This is why the little moment can seem so gosh-darned irritating, because she’s dawdling down the hallway having just taken off her shoes *again* when we needed to be out of the house ten minutes ago. But when we look back on the whole experience of parenting we’re inclined to see it as a joyful thing – it’s the difference between the way we think about things as we experience them and how we remember them afterward, and in psychology circles it’s called the rosy view – it’s actually been documented that people recall having a far better time on holiday than was the actual experience. I suppose if we didn’t have this overall image of parenting being a positive thing then we’d just stop having children, which wouldn’t be much good for the species.
So what are we supposed to do about this? Well, the experiment that I’ve been trying at home – with some success – is to create more flow-like states in everyday activities with my daughter, which is especially interesting to me because it’s very time-efficient. It allows me to get chores done that need to get doing, while attending to her needs to develop as a person and my needs to spend more of my time in a flow-like state rather than being stressed out about all the things I need to do.
Those of you who listened to our episode on chores a couple of weeks ago know that I’ve been making an effort to engage my daughter in everyday activities around the house because it not only gets work done that needs to get done, but it actually aids in her own cognitive and social development. If you missed that episode then you should really go back and check it out, because there’s a lot more information on how the social aspect of working together helps to engage children in doing work they might otherwise be uninterested in doing.
So let’s take cooking dinner, for example. It’s actually something my daughter enjoys “helping” with but it’s still a chore that needs to get done every night. What I realized is that if I just shift my perspective a little bit from “we need to get dinner on the table right now!” to “let’s just enjoy this moment together as we cook dinner,” I can get into more of a flow-like state. I need to concentrate intensely because my daughter really does want to help, and managing that plus moving the recipe along and making sure nothing gets burned requires a lot of concentration – to the extent that I’m really not easily distracted while we’re doing it. I have a sense of agency in that I’m a decent (although not amazing) cook myself so I know the techniques I need to use, and providing activities that are sufficiently challenging to engage my daughter while not being so challenging that she can’t do them challenges me as well. I do find the experience intrinsically rewarding – I enjoy cooking, and I enjoy the healthy meal we get out of it at the end, and I also enjoy the fact that I know the activities are making positive contributions to her development. There’s a clear goal at the end (dinner) and steps that must be followed (the recipe), and immediate feedback as my daughter finishes the tasks she takes on, or gets stuck, or drops an egg on the floor.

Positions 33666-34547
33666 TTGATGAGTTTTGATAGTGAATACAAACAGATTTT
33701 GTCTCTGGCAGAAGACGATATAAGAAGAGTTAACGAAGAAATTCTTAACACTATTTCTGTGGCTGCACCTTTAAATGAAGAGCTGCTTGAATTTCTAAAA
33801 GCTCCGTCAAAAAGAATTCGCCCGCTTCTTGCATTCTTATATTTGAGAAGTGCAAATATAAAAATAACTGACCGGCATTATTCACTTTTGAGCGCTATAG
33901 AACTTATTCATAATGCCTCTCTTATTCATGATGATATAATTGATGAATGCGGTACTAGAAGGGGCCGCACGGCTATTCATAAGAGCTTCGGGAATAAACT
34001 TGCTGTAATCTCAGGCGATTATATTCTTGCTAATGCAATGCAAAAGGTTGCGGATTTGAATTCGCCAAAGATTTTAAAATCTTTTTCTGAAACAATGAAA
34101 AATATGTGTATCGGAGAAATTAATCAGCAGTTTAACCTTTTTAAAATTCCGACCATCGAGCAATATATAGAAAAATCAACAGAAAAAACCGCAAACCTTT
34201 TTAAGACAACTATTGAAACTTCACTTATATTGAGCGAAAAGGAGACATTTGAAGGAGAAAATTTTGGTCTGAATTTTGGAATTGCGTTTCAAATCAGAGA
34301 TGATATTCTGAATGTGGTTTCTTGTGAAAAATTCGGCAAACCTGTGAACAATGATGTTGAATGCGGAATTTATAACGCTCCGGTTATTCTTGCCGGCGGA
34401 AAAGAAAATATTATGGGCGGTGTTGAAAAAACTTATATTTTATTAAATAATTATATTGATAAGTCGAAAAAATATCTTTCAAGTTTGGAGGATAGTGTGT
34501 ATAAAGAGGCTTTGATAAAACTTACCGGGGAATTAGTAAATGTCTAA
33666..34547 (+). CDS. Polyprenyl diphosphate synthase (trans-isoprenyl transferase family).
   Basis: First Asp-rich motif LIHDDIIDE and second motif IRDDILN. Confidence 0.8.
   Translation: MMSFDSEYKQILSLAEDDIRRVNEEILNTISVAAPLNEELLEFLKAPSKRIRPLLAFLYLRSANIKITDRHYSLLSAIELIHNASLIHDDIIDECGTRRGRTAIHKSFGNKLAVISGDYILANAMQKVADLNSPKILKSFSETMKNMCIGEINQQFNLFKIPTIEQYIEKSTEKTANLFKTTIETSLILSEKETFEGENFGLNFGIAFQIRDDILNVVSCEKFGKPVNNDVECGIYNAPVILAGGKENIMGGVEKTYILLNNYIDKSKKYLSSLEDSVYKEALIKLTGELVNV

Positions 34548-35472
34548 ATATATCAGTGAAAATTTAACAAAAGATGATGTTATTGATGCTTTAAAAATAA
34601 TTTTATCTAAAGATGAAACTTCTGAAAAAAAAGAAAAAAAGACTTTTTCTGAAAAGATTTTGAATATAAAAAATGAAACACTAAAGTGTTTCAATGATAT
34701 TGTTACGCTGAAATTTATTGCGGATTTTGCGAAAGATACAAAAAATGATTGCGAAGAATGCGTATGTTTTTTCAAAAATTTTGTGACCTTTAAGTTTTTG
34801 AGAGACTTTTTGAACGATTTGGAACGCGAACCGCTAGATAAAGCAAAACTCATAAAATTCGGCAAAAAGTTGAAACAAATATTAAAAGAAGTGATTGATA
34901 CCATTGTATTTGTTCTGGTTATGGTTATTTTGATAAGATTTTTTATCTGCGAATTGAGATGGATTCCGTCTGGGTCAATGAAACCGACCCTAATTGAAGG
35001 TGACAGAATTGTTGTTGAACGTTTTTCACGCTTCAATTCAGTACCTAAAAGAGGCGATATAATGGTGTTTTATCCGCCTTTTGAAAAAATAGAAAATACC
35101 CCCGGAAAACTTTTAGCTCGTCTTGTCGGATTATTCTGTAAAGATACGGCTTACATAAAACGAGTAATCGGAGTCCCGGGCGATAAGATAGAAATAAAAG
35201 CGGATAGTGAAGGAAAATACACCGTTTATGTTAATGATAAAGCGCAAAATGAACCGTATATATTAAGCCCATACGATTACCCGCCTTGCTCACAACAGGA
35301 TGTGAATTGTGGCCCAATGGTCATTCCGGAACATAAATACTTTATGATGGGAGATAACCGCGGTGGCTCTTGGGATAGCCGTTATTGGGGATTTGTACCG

The most critical element to me is my immersion in the task in the moment (much as toddlers do all the time) – I’m not thinking about all the things I need to get done later in the evening because I know roughly how long the recipe takes to prepare and that we will have enough time for those things later, so I can put them out of my mind right now and just concentrate on having this experience with my daughter. For this reason I deliberately pick easy or moderately difficult dishes to cook on weeknights, and save the more complicated recipes (or just recipes I am trying for the first time) for weekends when I have backup coverage, if it can be distracted away from the drivel on the internet.